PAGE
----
ToeJam and Earl: Back in the Groove is another entry in a long line of sequels to the original 1991 rogue-like cult classic. Unlike the lackluster attempts of the previous sequels, this game manages to capitalize on the family friendly and chill vibes of the original. The game is made with care to the original source material that few things get these days. This may be attributed to the fact that it was crowdfunded through Kickstarter by fans. The developers sought to make fans of the Sega classic happy and they succeeded. It is able to take the original formula and add things that only improve the experience.
The game begins with our nonchalant protagonist accidentally sending the world into a black hole generator which in turn makes thinks increasingly wacky. The black hole generator turned the earth into various flat planned levels for the heroes to explore. This set up is just a little touch that gives context to a ludicrous game. Being able to make it make sense why alien bros are exploring earth-like levels in space is no easy feat, but the developers managed to do it with a simple concept. This is just another example of the care and love that went into crafting this game
The gameplay is simple and straightforward. This sometimes can be seen as a fault for games. however, ToeJam and Earl promote its chill nature in every way it can so it only makes sense that the gameplay is relaxing as well. The player character mosies through the various randomly generated levels to gather up the pieces of their spaceship. Populating these levels are hostile earthlings that act as the game’s enemies.
The enemies in this game are nothing short of hilarious. All of them are some sort of harmless earthling twisted in a way that makes that threatening. Security guards on Segways patrol around looking for any chance to run you down and end your progress. Giant cavemen lumber about with clubs wanting nothing more than to smash your head with it. It is fun and inventive and gives even more life to levels popping with color and personality.
Another key component of the gameplay is the presents. These presents serve as power-ups that give the player various buffs such as attacks or mobility boost. These presents do come with a catch though. The player does not know what’s inside until they open them, while this may sound obvious, it can be costly. There is a present known as the Randomizer which can change every secret package in the game and can really put a wrench in the power you’ve already acquired. Luckily there is a wise old man NPC that can tell the player what’s in a present before you open them, but this cost money. The player will find themselves in many situations on whether they should opening a present or cough up the cash and be safe. It’s a great risk and reward system and is the only thing in the game that can cause even an ounce of stress.
Along with these presents this game has introduced stats for the six playable characters. The stats are randomized each run and make playing each character new and interesting. While this isn’t a drastic change and stats won’t completely change the gameplay its a nice twist on the original formula.
The game is incredibly replayable even by roguelike standards. The randomly generated stats help this but it’s the present unlocks that really make each run fun. Every time the player sets out they are more likely to find an even more powerful or goofy present that makes gathering ship parts unique. The game may just be walking around a flat plain but the sheer variety in each run keeps the game from ever getting monotonous.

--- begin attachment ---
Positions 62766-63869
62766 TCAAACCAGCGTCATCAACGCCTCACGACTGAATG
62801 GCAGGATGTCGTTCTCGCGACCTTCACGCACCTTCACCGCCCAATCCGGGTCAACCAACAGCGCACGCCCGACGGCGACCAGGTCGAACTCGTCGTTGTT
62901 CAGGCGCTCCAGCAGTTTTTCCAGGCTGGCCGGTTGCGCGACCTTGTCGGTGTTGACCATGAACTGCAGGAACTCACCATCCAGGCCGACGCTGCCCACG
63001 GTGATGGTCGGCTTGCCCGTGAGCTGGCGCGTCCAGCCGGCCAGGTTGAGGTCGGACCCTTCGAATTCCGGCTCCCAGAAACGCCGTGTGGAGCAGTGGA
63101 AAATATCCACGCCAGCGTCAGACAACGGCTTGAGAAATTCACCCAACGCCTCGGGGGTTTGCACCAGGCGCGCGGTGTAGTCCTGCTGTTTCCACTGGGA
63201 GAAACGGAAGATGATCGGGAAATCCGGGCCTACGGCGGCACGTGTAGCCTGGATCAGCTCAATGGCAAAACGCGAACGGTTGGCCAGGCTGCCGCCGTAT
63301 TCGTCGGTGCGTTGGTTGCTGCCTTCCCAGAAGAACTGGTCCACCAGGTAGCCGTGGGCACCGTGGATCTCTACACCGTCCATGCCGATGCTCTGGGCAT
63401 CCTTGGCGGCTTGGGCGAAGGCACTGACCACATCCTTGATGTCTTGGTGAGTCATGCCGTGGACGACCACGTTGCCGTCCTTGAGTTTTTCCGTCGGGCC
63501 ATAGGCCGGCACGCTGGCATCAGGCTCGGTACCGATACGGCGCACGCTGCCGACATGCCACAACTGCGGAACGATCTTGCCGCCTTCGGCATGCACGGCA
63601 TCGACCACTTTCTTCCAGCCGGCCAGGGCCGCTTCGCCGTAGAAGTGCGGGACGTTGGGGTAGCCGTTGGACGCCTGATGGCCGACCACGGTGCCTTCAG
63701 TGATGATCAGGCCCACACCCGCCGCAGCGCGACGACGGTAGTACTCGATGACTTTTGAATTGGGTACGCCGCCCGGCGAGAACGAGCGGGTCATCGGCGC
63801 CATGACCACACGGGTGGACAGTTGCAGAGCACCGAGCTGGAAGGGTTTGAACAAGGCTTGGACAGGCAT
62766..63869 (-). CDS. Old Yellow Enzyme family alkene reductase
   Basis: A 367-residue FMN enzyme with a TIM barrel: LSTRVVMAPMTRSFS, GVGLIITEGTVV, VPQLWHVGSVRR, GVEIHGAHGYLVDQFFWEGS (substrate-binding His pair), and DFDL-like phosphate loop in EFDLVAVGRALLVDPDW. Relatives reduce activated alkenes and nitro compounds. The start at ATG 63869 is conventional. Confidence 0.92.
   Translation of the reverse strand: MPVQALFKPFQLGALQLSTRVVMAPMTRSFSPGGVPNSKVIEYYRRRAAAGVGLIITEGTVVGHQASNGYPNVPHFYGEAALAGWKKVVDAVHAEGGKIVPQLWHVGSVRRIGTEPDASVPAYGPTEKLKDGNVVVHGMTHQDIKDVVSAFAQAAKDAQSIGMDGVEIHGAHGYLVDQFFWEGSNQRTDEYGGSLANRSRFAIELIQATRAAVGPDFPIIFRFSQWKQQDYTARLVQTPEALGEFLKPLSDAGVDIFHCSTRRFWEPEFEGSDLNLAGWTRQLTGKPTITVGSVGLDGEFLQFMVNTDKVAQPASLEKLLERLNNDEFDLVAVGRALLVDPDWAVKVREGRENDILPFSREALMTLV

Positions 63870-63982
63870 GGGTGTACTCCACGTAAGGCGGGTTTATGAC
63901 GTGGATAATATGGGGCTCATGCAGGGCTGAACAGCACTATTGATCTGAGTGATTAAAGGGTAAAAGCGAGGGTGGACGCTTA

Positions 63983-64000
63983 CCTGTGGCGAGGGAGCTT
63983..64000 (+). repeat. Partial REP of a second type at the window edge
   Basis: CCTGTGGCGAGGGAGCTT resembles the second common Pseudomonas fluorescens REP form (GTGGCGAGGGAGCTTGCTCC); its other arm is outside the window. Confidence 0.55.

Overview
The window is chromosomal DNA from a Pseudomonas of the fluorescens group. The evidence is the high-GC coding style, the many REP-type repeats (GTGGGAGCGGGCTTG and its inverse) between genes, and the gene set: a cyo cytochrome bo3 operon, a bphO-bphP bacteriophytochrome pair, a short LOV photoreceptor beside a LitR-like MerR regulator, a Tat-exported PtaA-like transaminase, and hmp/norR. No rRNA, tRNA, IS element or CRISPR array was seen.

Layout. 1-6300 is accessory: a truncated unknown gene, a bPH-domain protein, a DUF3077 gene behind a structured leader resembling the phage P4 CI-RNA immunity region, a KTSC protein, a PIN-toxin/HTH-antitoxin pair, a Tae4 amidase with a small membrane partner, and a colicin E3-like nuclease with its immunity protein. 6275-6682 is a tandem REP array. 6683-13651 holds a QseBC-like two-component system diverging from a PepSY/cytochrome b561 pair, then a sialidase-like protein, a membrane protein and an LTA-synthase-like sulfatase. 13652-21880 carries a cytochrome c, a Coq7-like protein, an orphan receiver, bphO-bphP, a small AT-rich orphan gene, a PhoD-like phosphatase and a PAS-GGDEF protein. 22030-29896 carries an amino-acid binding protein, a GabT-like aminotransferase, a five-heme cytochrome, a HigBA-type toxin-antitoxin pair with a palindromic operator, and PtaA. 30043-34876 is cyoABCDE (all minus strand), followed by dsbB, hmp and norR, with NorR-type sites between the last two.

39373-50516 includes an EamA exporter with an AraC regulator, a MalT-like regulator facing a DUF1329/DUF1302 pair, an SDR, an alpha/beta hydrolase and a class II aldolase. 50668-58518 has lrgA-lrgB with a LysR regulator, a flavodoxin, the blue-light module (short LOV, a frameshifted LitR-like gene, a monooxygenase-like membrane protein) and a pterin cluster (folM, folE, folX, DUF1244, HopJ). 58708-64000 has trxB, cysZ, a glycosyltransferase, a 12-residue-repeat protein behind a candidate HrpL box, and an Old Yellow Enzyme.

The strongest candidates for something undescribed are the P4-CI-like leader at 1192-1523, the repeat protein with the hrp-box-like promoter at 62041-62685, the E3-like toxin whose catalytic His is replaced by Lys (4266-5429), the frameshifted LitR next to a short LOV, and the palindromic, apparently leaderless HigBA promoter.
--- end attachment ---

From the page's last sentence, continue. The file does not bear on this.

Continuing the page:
The art style is a treat as well. The game boasts many bright colors and cartoonishly creative enemies that make every environment pop. But once again it’s the love for the original that makes the art stand out. This is no easy feat either as indie games often flaunt some outstanding visuals. The game is able to pay homage to the days of blast processing and Sega’s heyday. With characters resembling their 91′ counterparts in an uncanny way while being able to up-res each frame to fit on modern televisions and monitors. Character design, color palates, and enemy movement are both nostalgic and forward-thinking giving this game a mass appeal that few have.
The music in “Back in the Groove” is not surprisingly phenomenal as well. With chill beats bumping as your character cruises through the map. The bass-heavy rhythms will have the player’s head bopping the entire time. The music is yet another reason of this game that leans in heavily on the themes of happy relaxation.
ToeJam and Earl: Back in the Groove is not breaking new ground or changing the indie games landscape. This game doesn’t seek to do that. Instead, it aims to appease fans of the series and bring in new ones with what made the original a cult classic, easy-going fun. Everything in the game weaves together in a perfect way that can make even the sourest of gamers happy. With most roguelikes being centered around a stern figure setting out to kill everything this game is a refreshing change of pace. Back in the Groove is begging you to put your sunglasses on kick your feet back and enjoy the ride. You won’t regret it.
ToeJam and Earl: Back in the Groove is available now on PS4, Nintendo Switch, Xbox One and PC.
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